The Natural Bloomington Blog


I knew when we headed west from the Blackwell Horse Camp on the Grubb Ridge Trail Saturday that any photo ops would most likely be nearly 2.5 miles from the trailhead, in the creek valley, where Grubb meets the Hayes Trail.

I wasn't interested in stopping on the first three quarters of a mile or so, which parallels Tower Ridge Road and State Road 446, both of which were humming with traffic on a sunny, 70-degree February day. The sound of rubber on the road isn't my idea of a wilderness experience. And in February, there's just not much color or life in the Southern Indiana woods, except in the seasonal creeks.

I am pleased to announce that Natural Bloomington is moving into the video age. I've newly revived the Natural Bloomington YouTube Channel and posted an admittedly rookie EcoVid effort from my Jan. 29 hike in the Deam Wilderness. Indeed, it looks like video will be an increasingly prominent tool of creative expression around here, at least for awhile.

This 3-minute video from the Deam’s Cope Hollow Trail isn't truly a rookie effort. I've shot, edited and produced digital movie projects before, and my students create slide shows and short videos. Hell, I've even been paid for it. But shooting and producing moving pictures has never really captured my imagination – until now.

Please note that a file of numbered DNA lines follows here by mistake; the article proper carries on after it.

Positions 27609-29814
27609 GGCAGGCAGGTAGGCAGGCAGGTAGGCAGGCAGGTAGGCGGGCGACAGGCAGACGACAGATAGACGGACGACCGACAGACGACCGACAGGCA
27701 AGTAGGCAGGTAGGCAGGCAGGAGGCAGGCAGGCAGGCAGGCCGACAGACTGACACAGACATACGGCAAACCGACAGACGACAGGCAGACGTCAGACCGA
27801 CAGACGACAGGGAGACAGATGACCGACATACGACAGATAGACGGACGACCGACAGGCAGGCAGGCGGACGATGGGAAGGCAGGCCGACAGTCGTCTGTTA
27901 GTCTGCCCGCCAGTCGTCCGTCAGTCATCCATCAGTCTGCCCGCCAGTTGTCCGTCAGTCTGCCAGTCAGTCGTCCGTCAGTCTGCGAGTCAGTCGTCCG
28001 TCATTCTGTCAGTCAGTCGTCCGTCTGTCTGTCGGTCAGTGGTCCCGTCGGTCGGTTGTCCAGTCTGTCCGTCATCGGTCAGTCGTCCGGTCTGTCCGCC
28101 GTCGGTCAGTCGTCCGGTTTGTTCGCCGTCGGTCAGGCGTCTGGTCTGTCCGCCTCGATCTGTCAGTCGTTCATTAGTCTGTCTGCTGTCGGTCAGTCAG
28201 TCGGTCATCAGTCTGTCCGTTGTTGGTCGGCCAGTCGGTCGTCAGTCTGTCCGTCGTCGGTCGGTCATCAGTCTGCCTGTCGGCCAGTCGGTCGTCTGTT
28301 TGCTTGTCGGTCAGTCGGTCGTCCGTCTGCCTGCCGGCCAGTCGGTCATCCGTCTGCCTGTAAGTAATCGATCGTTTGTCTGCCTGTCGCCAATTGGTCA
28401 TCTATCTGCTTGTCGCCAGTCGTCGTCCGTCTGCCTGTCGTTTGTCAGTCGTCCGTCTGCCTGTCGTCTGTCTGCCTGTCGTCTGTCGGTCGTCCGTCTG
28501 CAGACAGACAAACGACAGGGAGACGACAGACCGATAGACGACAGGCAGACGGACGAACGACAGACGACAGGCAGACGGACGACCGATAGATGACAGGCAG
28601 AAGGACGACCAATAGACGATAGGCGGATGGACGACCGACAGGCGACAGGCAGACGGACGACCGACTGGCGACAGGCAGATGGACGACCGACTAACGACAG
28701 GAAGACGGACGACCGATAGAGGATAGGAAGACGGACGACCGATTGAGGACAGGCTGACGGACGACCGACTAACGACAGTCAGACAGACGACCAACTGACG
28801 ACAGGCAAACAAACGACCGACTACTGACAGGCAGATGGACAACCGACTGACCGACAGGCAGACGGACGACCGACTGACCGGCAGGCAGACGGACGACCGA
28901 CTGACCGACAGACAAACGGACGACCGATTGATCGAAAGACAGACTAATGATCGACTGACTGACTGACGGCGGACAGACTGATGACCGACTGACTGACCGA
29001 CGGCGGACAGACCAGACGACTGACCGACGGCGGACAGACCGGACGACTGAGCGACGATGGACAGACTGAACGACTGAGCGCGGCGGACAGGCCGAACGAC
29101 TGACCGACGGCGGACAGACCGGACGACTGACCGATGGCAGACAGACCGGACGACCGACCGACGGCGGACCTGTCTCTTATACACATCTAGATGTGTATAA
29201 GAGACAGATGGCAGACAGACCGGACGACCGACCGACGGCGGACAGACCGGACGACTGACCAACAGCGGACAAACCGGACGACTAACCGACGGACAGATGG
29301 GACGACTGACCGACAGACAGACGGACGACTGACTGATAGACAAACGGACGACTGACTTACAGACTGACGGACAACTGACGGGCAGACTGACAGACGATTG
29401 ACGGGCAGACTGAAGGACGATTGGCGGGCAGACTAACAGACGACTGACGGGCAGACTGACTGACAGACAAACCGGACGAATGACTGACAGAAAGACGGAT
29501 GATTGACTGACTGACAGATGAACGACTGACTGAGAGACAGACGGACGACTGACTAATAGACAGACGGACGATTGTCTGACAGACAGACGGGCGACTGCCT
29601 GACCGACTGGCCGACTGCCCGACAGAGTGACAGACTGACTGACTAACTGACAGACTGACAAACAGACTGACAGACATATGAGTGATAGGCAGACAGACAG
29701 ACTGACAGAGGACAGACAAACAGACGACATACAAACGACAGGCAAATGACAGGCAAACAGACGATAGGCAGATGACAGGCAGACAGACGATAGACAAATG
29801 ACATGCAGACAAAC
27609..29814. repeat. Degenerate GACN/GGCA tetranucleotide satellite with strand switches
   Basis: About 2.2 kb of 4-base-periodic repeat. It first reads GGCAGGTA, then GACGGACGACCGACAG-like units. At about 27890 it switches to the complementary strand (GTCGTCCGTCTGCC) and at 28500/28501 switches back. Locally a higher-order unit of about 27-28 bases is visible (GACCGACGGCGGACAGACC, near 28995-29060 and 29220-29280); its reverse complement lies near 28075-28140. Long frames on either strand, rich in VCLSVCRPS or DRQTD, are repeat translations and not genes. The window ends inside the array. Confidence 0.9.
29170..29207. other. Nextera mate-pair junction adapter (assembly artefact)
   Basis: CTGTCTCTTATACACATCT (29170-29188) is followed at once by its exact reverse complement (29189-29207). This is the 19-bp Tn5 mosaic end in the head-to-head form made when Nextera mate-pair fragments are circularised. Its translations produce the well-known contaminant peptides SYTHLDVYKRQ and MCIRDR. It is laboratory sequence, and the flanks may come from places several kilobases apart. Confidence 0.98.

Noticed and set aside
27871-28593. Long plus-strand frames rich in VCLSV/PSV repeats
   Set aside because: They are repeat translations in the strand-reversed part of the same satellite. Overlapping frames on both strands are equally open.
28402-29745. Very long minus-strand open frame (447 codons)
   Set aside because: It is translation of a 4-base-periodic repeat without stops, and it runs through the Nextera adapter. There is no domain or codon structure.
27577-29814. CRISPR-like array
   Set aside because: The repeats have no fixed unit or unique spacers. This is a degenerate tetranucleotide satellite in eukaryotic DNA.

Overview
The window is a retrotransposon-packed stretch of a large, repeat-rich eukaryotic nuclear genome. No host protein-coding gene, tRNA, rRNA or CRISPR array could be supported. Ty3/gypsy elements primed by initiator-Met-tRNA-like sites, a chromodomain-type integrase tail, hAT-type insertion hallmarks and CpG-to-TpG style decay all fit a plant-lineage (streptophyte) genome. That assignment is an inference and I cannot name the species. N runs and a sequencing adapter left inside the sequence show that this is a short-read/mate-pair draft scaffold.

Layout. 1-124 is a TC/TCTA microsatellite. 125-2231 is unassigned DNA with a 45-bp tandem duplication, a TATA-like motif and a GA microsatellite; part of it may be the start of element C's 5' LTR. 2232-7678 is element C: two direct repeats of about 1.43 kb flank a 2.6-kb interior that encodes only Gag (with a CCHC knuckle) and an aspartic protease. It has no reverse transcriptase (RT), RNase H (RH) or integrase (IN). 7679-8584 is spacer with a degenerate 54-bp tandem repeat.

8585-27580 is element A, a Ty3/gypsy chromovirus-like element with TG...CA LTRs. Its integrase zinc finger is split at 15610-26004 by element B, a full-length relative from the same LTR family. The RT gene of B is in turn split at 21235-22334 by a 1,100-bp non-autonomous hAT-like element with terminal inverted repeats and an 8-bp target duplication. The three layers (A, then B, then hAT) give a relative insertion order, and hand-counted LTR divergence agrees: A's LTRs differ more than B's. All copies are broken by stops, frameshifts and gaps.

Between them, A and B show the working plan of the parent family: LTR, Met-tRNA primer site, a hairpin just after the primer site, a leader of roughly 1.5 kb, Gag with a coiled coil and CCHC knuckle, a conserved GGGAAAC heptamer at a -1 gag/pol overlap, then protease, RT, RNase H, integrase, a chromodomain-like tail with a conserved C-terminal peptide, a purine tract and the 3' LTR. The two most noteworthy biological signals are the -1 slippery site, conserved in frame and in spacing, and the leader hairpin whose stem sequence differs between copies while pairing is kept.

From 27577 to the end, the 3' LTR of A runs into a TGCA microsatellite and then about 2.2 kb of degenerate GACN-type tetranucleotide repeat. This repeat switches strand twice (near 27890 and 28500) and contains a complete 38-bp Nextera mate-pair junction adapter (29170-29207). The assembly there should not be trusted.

The Cope Hollow EcoVid is an experiment in every way. It's the first I've shot in motion on the trail, the first captured with my new Nikon D600 body and the first ever edited with Premier Pro. I deleted four worthy minutes of scenery that didn’t pass the experimental tests – blurred images, lens noise, etc.


Walking within a half mile of the Buffalo Trace on the Springs Valley Trail a couple weeks ago reminded me that I’ve never quite known when (or if) I’ve walked or driven on the actual ground that massive herds of bison trod through Southern Indiana in pre-White Man days.

Native Americans and white settlers for centuries followed the path blazed from New Albany to Vincennes by thousands of bison living between the grasslands and salt licks of Northern Kentucky and the prairies of Western Indiana and Illinois. By 1819, according to U.S. Forest Service, more than 5,000 settlers traversed the trace on their ways west. Explorers Lewis and Clark and Presidents Abraham Lincoln and Benjamin Harrison are known to have traveled on it.

I’m pretty sure I have driven on the trace. The mile I drove from State Road 37 in Orange County to the Lick Creek Trailhead on Valeene Road for my upcoming Guide to Southern Indiana Natural Areas is included in the 142-mile Buffalo Trace Loop of roadways designated as an Indiana Historic Pathway. But I am almost certain that I have not walked on it.


During the protracted debate over a federal wilderness in Indiana in the late 1970s and early 1980s, one argument against the less-than-13,000-acre Charles C. Deam Wilderness Area was that it wouldn’t be big enough. Situated within a couple hours of Indianapolis, Cincinnati, Louisville and Evansville, Indiana’s green jewel, the argument went, was vulnerable to being loved to death.